As for Europe, the Copernicus study indicates that 2022 was the second warmest year on the continent since there are records, only surpassed by 2020. The year was slightly warmer than 2019, 2015 and 2014. It also highlights that this was the hottest summer on record and the third-warmest fall.
The report, whose provisional data will be confirmed in the final Study of the year to be published in April, highlights the “prolonged and intense” heat waves that affected western and northern Europe, as well as a “persistent” low rainfall, which, combined with high temperatures and other factors, led to widespread drought.
Regarding other areas of the world, the document reflects the prolonged heat wave that affected Pakistan and northern India in spring, as well as central and eastern China in summer; as well as the general floods of Pakistan in the month of August caused by extreme rains or the low temperatures and high precipitations in eastern Australia during the year, events that he attributes to climatic characteristics “typically” associated with La Niña.
On the other hand, he adds that in the month of February the extent of Antarctic sea ice showed its lowest daily level in the 44 years of satellite records and that the extent of Antarctic sea ice reached record or near-record values for six months.
In short, temperature records in Europe, with its hottest summer on record and several prolonged heat waves, especially in the west and north of the continent, while other extreme events, droughts and floods, affected large regions of the planet.
In fact, Buontempo has insisted that the data reflect that the temperature in Europe has increased more than twice the world average in the last 30 years and presents the highest rate of increase of all the continents on the planet, a conclusion also commented by Vamborg .
In this context, the deputy director of the C3S, Samantha Burgess, has stressed that this yet another year of climatic extremes shows that the “devastating consequences” of global warming are already being experienced and that it will be necessary for society to reduce ” urgently reduce carbon emissions and quickly adapt to climate change” to avoid the “worst consequences.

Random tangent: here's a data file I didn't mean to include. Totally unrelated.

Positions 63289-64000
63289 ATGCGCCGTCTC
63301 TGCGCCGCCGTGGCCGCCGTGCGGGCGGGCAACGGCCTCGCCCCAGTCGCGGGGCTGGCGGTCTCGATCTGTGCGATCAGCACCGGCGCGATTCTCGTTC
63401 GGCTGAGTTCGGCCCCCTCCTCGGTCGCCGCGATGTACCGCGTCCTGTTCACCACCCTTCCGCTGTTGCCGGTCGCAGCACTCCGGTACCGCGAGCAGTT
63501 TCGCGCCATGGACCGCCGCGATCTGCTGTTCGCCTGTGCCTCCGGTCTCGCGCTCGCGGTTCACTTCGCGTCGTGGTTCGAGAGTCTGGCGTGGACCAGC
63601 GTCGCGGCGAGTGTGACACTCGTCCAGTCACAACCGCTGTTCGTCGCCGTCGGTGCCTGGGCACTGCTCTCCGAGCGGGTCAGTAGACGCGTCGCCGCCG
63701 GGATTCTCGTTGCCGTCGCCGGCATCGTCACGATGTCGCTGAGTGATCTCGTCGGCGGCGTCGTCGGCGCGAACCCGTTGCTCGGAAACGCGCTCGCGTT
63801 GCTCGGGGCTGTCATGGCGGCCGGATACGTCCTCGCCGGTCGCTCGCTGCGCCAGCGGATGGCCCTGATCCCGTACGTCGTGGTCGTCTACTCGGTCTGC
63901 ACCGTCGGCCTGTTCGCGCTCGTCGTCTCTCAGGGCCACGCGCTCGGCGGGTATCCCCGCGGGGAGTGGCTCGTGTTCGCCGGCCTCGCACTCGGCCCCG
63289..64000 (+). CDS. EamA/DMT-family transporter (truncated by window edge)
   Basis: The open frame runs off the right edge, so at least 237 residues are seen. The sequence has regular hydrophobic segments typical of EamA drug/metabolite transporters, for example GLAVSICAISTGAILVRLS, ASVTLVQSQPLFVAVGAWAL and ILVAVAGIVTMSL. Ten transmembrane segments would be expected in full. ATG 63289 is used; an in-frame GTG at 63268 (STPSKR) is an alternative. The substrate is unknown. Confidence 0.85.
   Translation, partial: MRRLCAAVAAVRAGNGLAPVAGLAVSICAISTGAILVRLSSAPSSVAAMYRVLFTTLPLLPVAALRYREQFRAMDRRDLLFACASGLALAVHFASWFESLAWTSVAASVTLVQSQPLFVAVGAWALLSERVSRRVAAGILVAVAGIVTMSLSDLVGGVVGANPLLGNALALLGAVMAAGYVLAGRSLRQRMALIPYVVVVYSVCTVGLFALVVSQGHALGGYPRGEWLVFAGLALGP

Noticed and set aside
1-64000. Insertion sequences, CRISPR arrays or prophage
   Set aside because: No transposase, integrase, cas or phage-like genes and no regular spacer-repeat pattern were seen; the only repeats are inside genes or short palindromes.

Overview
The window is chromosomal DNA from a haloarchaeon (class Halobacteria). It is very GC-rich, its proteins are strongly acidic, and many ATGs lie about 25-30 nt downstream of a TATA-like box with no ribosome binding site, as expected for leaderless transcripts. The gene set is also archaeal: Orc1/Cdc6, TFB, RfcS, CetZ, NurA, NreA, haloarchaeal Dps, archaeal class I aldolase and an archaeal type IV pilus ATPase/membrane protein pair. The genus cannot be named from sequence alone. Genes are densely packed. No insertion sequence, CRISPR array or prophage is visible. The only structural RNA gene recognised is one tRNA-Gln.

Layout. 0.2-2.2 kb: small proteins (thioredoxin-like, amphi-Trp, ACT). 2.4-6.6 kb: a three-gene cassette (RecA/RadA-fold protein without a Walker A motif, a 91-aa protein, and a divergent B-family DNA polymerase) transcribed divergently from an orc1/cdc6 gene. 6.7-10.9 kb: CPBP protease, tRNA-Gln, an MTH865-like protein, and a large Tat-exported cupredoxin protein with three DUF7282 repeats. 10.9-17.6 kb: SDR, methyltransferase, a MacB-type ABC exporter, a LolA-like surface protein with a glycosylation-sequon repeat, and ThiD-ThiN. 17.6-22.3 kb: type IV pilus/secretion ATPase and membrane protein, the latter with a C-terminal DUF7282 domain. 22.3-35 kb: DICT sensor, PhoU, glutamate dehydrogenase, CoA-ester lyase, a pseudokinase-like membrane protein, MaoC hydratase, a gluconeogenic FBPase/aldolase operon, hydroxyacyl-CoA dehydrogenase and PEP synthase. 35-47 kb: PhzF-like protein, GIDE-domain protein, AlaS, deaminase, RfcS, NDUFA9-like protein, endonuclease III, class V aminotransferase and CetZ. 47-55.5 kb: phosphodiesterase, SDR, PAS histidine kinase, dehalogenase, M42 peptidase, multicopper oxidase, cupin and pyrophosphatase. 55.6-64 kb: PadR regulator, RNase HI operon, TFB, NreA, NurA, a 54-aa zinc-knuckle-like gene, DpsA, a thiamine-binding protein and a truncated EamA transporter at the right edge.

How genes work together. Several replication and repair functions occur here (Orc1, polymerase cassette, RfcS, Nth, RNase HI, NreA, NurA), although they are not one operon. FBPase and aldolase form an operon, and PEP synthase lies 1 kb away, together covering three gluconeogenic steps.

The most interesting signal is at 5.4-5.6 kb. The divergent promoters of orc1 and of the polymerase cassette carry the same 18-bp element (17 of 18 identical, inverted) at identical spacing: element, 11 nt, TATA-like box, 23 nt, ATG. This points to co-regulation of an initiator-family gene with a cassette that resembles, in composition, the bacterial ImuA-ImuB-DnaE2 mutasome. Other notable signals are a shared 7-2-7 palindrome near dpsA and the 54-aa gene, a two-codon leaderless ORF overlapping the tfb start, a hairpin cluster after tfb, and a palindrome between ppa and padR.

By areas, temperatures were more than two degrees Celsius above the average for the 1991-2020 reference period in areas of northern central Siberia and along the Antarctic Peninsula. In addition, large areas of Western Europe – among them Spain, as confirmed by the State Meteorological Agency (Aemet) -, the Middle East, Central Asia and China, South Korea, New Zealand, northwest Africa and the Horn of Africa , had the warmest year respectively since there are records.
All of Europe, with the exception of Iceland, recorded above-average annual temperatures from 1991-2020. Temperatures exceeded average by the largest margin in the western part of the continent, with several western and southern European countries recording their highest annual temperatures since at least 1959.
Likewise, the warmest summer since there are records “by a clear margin” in Europe, was followed by the third warmest autumn, only surpassed by 2020 and 2006 and winter temperatures around one centigrade above average, which which is one of the ten warmest winters. By contrast, spring temperatures across Europe as a whole were just below the average for the reference period between 1991 and 2020.
Source: EP Agency